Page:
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Evolution of the Payment System: Boom of Central Bank Digital Currencies (CBDCs)

The Digital Currency Boom of Central Bank Digital Currencies (CBDCs) Worldwide

According to the latest data, 134 countries, accounting for a whopping 98% of the global GDP, are exploring the possibility of introducing digital currencies from their central banks (CBDCs) – a significant increase from just 35 countries in May 2020. This indicates a global trend that includes both developed and emerging economies.

Advanced Exploration Phase of CBDCs

68 countries are in advanced stages of exploring CBDCs, involving developmental, testing, or even implementation phases. Many G20 members are also accelerating work on digital currencies.

Examples from Different Regions of the World

Leading the CBDC experiments is China, conducting the largest pilot tests of its digital yuan (e-CNY), accumulating up to 260 million digital wallets in 25 cities. Meanwhile, the European Central Bank (ECB) plans to introduce digital euro as early as 2025, currently conducting practical tests for functionality and security.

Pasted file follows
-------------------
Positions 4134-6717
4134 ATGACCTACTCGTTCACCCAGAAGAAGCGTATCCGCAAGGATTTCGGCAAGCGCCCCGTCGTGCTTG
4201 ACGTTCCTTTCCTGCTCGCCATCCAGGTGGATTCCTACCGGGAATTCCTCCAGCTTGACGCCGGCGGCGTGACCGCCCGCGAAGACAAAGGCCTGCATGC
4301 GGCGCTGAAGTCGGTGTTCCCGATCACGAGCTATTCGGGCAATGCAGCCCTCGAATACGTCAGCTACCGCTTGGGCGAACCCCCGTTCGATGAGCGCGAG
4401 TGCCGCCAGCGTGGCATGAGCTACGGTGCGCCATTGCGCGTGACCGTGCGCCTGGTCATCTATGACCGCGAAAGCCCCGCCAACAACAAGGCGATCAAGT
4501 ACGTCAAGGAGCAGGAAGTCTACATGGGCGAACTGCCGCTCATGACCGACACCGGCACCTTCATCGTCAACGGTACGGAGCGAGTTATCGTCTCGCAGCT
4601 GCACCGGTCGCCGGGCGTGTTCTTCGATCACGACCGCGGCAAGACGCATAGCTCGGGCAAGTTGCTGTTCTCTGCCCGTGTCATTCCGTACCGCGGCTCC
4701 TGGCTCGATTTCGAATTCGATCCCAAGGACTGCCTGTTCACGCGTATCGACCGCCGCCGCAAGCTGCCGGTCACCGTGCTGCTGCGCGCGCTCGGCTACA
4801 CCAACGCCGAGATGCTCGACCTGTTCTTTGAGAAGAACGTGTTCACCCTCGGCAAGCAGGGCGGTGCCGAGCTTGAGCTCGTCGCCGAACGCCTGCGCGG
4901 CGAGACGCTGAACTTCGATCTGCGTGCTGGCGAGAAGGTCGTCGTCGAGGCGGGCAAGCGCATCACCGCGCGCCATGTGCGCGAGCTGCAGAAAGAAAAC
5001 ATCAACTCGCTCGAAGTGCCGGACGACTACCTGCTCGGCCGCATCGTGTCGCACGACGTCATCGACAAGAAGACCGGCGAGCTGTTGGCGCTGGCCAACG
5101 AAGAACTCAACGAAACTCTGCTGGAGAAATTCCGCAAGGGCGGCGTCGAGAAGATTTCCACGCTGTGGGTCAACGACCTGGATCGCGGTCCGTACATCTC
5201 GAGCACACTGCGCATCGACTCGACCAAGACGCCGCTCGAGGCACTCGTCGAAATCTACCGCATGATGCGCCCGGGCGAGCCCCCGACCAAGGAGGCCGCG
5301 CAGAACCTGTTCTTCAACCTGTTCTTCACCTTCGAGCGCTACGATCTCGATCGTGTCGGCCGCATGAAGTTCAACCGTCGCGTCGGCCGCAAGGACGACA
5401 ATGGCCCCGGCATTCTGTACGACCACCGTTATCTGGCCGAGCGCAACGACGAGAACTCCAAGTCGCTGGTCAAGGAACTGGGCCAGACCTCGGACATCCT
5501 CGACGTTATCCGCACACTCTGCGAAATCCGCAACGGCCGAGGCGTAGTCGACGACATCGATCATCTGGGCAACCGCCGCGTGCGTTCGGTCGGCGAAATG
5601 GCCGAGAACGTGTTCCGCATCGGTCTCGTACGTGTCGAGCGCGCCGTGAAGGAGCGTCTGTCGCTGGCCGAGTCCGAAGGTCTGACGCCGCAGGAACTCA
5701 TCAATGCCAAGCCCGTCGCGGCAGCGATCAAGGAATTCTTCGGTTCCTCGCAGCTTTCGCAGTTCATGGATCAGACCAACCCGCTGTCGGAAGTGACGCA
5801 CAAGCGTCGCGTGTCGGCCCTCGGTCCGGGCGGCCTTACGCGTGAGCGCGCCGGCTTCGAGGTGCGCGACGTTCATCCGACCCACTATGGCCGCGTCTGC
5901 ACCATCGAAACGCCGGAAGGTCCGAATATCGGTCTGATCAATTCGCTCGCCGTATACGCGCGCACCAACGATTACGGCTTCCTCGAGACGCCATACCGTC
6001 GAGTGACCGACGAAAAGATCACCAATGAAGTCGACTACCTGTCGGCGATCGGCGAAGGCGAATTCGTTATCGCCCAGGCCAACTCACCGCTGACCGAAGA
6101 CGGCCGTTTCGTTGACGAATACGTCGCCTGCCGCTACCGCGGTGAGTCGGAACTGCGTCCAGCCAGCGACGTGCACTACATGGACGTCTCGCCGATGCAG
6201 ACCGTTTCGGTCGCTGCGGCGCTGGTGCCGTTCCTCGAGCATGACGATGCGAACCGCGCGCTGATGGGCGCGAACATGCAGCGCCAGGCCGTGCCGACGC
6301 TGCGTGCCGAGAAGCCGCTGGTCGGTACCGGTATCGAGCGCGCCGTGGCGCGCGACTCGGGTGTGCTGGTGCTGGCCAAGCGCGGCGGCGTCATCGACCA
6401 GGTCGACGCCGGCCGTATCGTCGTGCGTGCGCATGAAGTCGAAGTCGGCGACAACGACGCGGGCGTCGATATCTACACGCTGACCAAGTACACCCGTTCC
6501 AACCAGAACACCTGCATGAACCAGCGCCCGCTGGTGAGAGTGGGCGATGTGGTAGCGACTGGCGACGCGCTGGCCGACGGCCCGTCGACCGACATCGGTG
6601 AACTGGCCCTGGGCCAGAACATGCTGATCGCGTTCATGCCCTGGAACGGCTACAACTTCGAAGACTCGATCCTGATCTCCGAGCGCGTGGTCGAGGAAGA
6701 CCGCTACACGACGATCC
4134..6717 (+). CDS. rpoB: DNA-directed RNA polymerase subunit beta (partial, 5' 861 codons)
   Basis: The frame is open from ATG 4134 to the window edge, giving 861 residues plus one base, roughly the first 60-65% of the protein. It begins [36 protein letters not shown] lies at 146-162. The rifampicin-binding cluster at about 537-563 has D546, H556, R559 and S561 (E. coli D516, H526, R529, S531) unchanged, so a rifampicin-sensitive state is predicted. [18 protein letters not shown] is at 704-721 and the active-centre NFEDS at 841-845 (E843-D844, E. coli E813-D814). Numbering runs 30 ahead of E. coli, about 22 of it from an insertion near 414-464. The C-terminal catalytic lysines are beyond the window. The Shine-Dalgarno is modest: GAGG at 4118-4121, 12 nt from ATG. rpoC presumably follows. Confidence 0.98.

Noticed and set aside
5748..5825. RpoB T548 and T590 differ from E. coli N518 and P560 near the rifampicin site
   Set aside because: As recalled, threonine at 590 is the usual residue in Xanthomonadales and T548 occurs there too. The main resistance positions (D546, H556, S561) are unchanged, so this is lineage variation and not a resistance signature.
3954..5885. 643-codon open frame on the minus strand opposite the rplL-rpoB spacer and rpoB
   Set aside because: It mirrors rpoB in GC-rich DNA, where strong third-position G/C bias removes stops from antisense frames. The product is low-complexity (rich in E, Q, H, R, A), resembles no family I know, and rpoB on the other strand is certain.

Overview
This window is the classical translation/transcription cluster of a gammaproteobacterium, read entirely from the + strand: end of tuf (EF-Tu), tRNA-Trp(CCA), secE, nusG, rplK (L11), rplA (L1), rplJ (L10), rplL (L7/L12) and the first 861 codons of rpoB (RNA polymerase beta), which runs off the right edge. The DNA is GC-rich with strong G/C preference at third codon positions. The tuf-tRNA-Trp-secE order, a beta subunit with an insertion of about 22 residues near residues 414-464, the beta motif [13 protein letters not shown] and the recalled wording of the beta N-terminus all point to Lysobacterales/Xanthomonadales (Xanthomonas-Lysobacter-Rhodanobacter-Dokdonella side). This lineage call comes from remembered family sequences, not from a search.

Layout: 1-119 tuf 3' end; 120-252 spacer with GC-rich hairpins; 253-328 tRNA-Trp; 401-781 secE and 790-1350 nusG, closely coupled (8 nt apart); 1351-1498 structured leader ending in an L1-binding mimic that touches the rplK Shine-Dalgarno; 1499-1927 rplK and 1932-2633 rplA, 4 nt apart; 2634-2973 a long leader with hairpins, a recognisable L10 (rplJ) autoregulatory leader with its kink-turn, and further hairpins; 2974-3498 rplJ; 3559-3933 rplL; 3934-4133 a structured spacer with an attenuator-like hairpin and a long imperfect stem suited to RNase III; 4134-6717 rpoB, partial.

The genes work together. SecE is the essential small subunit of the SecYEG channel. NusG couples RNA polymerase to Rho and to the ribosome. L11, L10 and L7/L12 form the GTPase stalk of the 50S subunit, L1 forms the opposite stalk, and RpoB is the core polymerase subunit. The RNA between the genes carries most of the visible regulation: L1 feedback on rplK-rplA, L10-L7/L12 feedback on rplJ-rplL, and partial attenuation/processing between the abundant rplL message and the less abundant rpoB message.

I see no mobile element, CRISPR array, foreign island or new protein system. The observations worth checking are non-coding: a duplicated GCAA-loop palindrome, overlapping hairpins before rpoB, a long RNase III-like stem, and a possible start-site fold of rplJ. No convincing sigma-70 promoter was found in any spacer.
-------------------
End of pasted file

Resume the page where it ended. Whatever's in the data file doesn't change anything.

As of now, only the Bahamas, Jamaica, and Nigeria have successfully launched their CBDCs, while the Eastern Caribbean Currency Union faced technical issues with DCash, leading to the suspension of access to this digital currency, and working on a new pilot program.

Global Interest in CBDCs

In addition to China and European countries, nations such as Brazil, Russia, India, South Africa, Saudi Arabia, Iran, and the United Arab Emirates are intensely exploring the possibility of introducing cross-border wholesale CBDCs as an alternative to the US dollar. Following Russia’s invasion of Ukraine, interest in such initiatives has increased, resulting in currently 13 cross-border wholesale CBDCs projects, with mBridge planning expansion into an additional 11 countries later this year.


In contrast to other economic powerhouses, the United States has slowed down work on a retail CBDC, with Federal Reserve Chair Jerome Powell stating that there are currently no plans to introduce such a currency due to privacy concerns.

In conclusion, the growing interest in central bank digital currencies worldwide indicates an evolution of the current payment system and may open up new opportunities and challenges for the global economy in the future.